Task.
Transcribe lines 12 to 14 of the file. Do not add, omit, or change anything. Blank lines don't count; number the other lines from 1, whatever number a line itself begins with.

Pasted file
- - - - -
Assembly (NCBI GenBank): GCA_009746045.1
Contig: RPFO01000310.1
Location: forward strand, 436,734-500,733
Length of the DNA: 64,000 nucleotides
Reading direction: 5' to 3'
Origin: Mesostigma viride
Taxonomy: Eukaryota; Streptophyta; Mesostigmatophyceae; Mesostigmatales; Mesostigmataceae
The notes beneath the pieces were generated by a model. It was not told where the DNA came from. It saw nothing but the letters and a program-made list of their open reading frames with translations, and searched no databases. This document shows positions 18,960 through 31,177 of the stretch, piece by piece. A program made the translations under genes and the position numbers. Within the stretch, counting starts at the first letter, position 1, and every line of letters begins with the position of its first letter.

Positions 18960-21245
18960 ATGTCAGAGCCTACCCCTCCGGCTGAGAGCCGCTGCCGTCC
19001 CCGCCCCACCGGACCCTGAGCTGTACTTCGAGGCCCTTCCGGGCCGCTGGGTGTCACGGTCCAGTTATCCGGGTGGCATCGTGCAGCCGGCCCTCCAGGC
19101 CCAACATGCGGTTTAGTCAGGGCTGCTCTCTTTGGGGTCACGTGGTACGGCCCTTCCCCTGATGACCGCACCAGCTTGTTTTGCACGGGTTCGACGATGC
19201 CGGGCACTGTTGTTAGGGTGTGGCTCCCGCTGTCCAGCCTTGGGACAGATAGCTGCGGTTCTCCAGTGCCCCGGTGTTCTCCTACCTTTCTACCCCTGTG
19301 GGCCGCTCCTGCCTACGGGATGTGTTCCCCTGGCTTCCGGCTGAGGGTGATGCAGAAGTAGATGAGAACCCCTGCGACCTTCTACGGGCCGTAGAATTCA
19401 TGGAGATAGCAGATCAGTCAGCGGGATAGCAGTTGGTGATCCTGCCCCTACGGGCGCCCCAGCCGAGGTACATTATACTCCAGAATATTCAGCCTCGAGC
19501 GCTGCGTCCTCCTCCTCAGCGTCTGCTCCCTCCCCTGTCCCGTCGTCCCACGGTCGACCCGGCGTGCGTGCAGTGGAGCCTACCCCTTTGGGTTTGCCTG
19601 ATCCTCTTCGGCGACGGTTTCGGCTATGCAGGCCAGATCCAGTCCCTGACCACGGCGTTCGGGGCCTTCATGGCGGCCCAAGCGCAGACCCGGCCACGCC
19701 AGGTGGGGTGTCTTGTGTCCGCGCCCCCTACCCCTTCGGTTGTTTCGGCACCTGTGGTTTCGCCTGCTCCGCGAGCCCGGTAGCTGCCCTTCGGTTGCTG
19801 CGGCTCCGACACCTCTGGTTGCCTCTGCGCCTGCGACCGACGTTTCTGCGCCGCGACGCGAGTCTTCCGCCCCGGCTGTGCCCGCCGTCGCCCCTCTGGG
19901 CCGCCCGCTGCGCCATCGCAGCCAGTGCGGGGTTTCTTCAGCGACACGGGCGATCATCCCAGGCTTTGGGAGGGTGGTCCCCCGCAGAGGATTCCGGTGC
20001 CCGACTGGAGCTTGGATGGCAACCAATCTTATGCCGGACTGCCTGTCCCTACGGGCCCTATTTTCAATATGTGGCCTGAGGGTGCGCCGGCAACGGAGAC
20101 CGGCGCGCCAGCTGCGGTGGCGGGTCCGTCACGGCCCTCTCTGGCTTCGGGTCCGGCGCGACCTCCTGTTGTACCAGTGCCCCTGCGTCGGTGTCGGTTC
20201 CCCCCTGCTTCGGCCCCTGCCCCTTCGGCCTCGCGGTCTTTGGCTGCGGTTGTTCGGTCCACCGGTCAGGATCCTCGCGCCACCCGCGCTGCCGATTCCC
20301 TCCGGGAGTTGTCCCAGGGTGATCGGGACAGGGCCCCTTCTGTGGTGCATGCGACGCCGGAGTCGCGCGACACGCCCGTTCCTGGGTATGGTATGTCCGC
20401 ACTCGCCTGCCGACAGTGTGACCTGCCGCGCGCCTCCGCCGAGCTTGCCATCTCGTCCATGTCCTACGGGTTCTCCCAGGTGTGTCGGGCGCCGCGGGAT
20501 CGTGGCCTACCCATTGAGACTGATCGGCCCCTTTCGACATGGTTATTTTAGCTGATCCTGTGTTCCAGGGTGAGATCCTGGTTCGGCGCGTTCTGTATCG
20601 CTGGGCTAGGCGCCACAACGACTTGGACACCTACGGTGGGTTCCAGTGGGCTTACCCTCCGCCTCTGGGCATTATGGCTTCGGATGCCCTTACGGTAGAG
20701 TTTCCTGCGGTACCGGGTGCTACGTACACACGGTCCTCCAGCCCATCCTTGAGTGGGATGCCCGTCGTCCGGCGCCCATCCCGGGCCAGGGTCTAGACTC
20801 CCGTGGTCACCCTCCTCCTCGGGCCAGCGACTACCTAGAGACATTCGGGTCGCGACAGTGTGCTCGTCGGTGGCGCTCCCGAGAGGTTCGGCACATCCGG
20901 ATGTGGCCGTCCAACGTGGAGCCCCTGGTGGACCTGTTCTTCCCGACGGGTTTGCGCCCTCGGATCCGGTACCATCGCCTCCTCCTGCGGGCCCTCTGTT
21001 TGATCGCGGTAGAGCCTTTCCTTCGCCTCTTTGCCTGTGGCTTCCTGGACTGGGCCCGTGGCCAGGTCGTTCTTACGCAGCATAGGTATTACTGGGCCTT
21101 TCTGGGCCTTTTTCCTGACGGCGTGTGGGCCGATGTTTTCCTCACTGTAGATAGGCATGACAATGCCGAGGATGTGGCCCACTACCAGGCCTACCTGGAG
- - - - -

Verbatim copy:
19101 CCAACATGCGGTTTAGTCAGGGCTGCTCTCTTTGGGGTCACGTGGTACGGCCCTTCCCCTGATGACCGCACCAGCTTGTTTTGCACGGGTTCGACGATGC
19201 CGGGCACTGTTGTTAGGGTGTGGCTCCCGCTGTCCAGCCTTGGGACAGATAGCTGCGGTTCTCCAGTGCCCCGGTGTTCTCCTACCTTTCTACCCCTGTG
19301 GGCCGCTCCTGCCTACGGGATGTGTTCCCCTGGCTTCCGGCTGAGGGTGATGCAGAAGTAGATGAGAACCCCTGCGACCTTCTACGGGCCGTAGAATTCA